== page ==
Led by composer/woodwind players Anna Webber and Angela Morris, the Webber/Morris Big Band is one of several up-and-coming big bands making their mark in New York right now. In a recent feature on the city’s big band scene, Giovanni Russonello of The New York Times called the ensemble “…a jagged-edged band that has begun to turn musicians’ heads.” While both Webber and Morris have been featured composers in The Jazz Gallery’s Jazz Composers’ Workshop series, they will bring their own band to The Jazz Gallery on Friday evening for the first time. We caught up with Angela Morris by phone to talk about the band’s origins, their developing book of compositions, and what’s next for the ensemble.
The Jazz Gallery: How did the big band form?
Angela Morris: Anna and I started this band in 2015. It came out of our mutual music circles combined with the fact that we both did the BMI big band composer’s workshop, which Jim McNeely was running. We were riding the train home from a concert together, and I said, “do you want to start a big band together?” We figured we would include a lot of the same musicians, and it’s a very intensive, whimsical project to have such a large ensemble, so it’s great to do it with somebody else. And hopefully it goes without saying that I love Anna’s music and really admire her as a composer, so it’s great to have that.
TJG: How does it work with the two of you as joint leaders? Does you take turns, or work together?
AM: The music is not co-composed; we compose separately. In terms of the operation of the band, we do it together. When we want to do concerts, or planning rehearsals, or applying for grants, any of that kind of stuff, we’re doing it in collaboration.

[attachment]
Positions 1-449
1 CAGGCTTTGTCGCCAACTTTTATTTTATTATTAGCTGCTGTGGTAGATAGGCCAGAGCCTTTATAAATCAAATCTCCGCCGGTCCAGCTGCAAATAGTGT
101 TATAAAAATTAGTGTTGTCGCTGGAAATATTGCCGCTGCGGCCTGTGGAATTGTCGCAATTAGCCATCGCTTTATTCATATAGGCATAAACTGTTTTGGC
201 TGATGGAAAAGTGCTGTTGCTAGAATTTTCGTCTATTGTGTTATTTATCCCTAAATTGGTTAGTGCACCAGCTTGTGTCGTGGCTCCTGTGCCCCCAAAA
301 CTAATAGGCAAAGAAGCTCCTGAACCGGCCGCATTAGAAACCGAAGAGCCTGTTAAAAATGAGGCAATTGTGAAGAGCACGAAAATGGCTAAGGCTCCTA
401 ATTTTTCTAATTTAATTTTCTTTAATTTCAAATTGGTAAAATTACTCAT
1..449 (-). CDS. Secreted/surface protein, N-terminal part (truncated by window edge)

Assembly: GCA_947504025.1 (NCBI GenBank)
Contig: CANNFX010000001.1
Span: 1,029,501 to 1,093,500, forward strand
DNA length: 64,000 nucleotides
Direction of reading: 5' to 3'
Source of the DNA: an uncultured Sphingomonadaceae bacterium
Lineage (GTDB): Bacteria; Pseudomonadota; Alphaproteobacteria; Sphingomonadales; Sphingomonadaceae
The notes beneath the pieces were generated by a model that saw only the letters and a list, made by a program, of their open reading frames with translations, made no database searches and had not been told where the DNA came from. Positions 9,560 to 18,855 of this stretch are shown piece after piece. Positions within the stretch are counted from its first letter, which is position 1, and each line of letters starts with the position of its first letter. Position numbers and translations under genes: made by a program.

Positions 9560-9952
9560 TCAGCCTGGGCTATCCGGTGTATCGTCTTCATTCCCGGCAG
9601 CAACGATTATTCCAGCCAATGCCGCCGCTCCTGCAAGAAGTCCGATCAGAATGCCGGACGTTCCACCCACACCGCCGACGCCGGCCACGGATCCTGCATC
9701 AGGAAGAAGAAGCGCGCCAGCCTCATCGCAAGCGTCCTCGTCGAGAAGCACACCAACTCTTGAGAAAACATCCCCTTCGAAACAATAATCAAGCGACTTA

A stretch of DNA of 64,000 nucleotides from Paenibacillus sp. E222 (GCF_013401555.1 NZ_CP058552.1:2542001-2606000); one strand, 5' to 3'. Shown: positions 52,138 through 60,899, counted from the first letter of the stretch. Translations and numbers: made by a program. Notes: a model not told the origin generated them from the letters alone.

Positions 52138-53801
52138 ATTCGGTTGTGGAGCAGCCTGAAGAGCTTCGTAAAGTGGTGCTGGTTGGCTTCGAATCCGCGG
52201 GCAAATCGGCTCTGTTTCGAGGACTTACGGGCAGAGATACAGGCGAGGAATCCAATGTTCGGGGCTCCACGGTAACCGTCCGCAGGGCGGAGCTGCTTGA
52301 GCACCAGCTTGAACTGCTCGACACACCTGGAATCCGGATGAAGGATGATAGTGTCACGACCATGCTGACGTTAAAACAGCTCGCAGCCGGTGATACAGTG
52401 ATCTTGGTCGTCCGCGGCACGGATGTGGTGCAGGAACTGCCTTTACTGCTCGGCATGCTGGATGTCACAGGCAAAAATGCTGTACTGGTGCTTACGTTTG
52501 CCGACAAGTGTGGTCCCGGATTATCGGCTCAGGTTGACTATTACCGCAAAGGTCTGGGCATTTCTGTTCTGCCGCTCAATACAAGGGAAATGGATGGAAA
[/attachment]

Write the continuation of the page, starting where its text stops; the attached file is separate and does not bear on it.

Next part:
TJG: What is the composition process like for you with a larger ensemble? Do issues of orchestration come up?
AM: I think at the beginning I was really interested in thinking about the big band less as the sound of a big band that you might think of traditionally in jazz and more as a large ensemble, like an orchestra of improvisers. So it’s thinking about ways to make the ensemble sound surprising, exploring all the different timbres and combinations you can get, especially when you’re dealing with improvisers who have vocabularies of extended techniques and ways of improvising that aren’t just playing over changes.
I’m thinking about that on the one hand, and on the other thinking about how to incorporate improvisation in those different ways, to give the musicians different ways of effecting the course of the piece. In such a big group, that challenge is more of an idea than a reality; it’s challenging to make it really true that they can influence the form of the piece, because obviously I have to compose a lot of that. There’s different ways of incorporating the improvising.
Besides musical influences, I’ve had different nonmusical influcenes. Like there was one piece that I needed to write and I was kind of in a rut, so I made a spreadsheet, got a number generator, had it churn out a bunch of material and chose from that. Or another piece was composed around some words from a poem.